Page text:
ECG Library

A brief history of electrocardiography.

Italian physicist Carlo Matteucci shows that an electric current accompanies each heart beat. Matteucci C. Sur un phenomene physiologique produit par les muscles en contraction. Ann Chim Phys 1842;6:339-341
German physiologist Emil Dubois-Reymond describes an "action potential" accompanying each muscular contraction and confirms Matteucci's findings in frogs.
Rudolph von Koelliker and Heinrich Muller record an action potential.
Alexander Muirhead of St Bartholomew's Hospital, London may have a recorded a human electrocardiogram but this is disputed.
French physicist Gabriel Lippmann invents a capillary electrometer. It is a thin glass tube with a column of mercury beneath sulphuric acid. The mercury meniscus moves with varying electrical potential and is observed through a microscope.
Marey uses the electrometer to record the electrical activity of an exposed frog's heart. Marey EJ. Des variations electriques des muscles et du couer en particulier etudies au moyen de l'electrometre de M Lippman. Compres Rendus Hebdomadaires des Seances de l'Acadamie des sciences 1876;82:975-977
British physiologists John Burden Sanderson and Frederick Page record the heart's electrical current with a capillary electrometer and shows it consists of two phases (later called QRS and T). Burdon Sanderson J. Experimental results relating to the rhythmical and excitatory motions of the ventricle of the frog. Proc R Soc Lond 1878;27:410-414
John Burden Sanderson and Frederick Page publish some of their recordings. Burdon Sanderson J, Page FJM. On the electrical phenomena of the excitatory process in the heart of the tortoise, as investigated photographically. J Physiol (London) 1884;4:327-338
British physiologist Augustus D. Waller of St Mary's Medical School, London publishes the first human electrocardiogram. It is recorded from Thomas Goswell, a technician in the laboratory. Waller AD. A demonstration on man of electromotive changes accompanying the heart's beat. J Physiol (London) 1887;8:229-234
Dutch physiologist Willem Einthoven sees Waller demonstrate his technique at the First International Congress of Physiologists.
GJ Burch of Oxford devises an arithmetical correction for the observed (sluggish) fluctuations of the electrometer. This allows the true electrocardiogram waveform to be seen but only after tedious calculations. Burch GJ. On a method of determining the value of rapid variations of a difference potential by means of a capillary electrometer. Proc R Soc Lond (Biol) 1890;48:89-93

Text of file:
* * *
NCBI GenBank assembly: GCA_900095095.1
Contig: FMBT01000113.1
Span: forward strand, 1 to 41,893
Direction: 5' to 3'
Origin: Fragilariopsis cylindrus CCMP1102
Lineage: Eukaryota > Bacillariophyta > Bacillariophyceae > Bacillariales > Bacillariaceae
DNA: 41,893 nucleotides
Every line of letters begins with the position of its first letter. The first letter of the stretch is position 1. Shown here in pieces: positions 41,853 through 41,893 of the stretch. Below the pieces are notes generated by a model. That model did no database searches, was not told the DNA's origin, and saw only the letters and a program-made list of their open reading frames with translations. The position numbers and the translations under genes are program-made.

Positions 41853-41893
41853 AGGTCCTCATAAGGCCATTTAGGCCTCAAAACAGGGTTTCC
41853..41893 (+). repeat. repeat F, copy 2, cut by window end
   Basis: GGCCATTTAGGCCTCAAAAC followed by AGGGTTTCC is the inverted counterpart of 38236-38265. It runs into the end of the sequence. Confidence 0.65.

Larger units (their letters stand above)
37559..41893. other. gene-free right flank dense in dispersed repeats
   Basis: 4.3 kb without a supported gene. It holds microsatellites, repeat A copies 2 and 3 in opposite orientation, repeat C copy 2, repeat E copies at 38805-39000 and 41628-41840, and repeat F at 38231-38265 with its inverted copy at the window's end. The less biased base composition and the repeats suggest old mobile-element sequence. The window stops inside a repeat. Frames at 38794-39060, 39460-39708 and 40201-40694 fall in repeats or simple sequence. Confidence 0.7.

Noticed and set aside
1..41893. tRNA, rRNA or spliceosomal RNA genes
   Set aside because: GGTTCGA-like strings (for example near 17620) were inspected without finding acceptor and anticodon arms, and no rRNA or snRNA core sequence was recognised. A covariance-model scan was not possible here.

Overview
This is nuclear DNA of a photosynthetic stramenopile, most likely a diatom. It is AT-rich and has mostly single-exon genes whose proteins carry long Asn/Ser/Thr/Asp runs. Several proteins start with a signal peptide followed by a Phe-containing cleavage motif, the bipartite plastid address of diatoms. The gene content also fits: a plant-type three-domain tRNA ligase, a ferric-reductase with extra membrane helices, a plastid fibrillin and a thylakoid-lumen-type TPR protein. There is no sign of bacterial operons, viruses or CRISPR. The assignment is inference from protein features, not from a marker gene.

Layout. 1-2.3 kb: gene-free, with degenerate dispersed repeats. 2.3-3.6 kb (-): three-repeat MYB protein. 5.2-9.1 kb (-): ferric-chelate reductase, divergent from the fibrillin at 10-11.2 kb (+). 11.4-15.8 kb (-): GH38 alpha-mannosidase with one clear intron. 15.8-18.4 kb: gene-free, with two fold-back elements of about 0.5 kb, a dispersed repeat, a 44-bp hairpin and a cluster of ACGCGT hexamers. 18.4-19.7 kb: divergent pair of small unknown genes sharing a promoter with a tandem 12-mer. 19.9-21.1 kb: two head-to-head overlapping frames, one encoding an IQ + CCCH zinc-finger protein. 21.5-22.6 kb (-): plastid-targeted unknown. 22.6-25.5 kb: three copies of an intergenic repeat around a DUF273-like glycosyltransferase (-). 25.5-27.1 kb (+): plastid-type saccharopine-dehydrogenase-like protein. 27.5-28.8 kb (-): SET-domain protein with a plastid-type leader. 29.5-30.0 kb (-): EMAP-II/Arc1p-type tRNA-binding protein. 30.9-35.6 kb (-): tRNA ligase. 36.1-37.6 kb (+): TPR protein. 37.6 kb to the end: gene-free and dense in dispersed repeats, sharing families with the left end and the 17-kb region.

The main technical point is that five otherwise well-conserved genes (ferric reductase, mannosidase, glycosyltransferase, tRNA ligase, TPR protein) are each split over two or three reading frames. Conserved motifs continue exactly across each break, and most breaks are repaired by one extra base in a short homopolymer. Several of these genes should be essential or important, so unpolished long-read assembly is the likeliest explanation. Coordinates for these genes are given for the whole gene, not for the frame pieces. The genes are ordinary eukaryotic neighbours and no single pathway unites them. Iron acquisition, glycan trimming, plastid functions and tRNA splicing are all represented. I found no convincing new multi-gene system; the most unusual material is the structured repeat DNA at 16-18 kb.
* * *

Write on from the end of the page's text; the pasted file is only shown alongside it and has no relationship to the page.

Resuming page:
British physiologists William Bayliss and Edward Starling of University College London improve the capillary electrometer. They connect the terminals to the right hand and to the skin over the apex beat and show a "triphasic variation accompanying (or rather preceding) each beat of the heart". These deflections are later called P, QRS and T. Bayliss WM, Starling EH. On the electrical variations of the heart in man. Proc Phys Soc (14th November) in J Physiol (London) 1891;13 and also On the electromotive phenomena of the mammalian heart. Proc R Soc Lond 1892;50:211-214 They also demonstrate a delay of about 0.13 seconds between atrial stimulation and ventricular depolarisation (later called PR interval). On the electromotive phenomena of the mammalian heart. Proc Phys Soc (21st March) in J Physiol (London) 1891;12:xx-xxi
Willem Einthoven introduces the term 'electrocardiogram' at a meeting of the Dutch Medical Association. (Later he claims that Waller was first to use the term). Einthoven W: Nieuwe methoden voor clinisch onderzoek [New methods for clinical investigation]. Ned T Geneesk 29 II: 263-286, 1893
Einthoven, using an improved electrometer and a correction formula developed independently of Burch, distinguishes five deflections which he names P, Q, R, S and T. Einthoven W. Ueber die Form des menschlichen Electrocardiogramms. Arch f d Ges Physiol 1895;60:101-123
Clement Ader, a French electrical engineer, reports his amplification system called a string galvanometer which is used for undersea telegraph lines. Ader C. Sur un nouvel appareil enregistreur pour cables sous-marins. C R Acad Sci (Paris) 1897;124:1440-1442
Einthoven modifies a string galvanometer for producing electrocardiograms. His string galvanometer weighs 600 pounds. Einthoven W. Un nouveau galvanometre. Arch Neerl Sc Ex Nat 1901;6:625-633
Einthoven publishes the first electrocardiogram recorded on a string galvanometer. Einthoven W. Galvanometrische registratie van het menschilijk electrocardiogram. In: Herinneringsbundel Professor S. S. Rosenstein. Leiden: Eduard Ijdo, 1902:101-107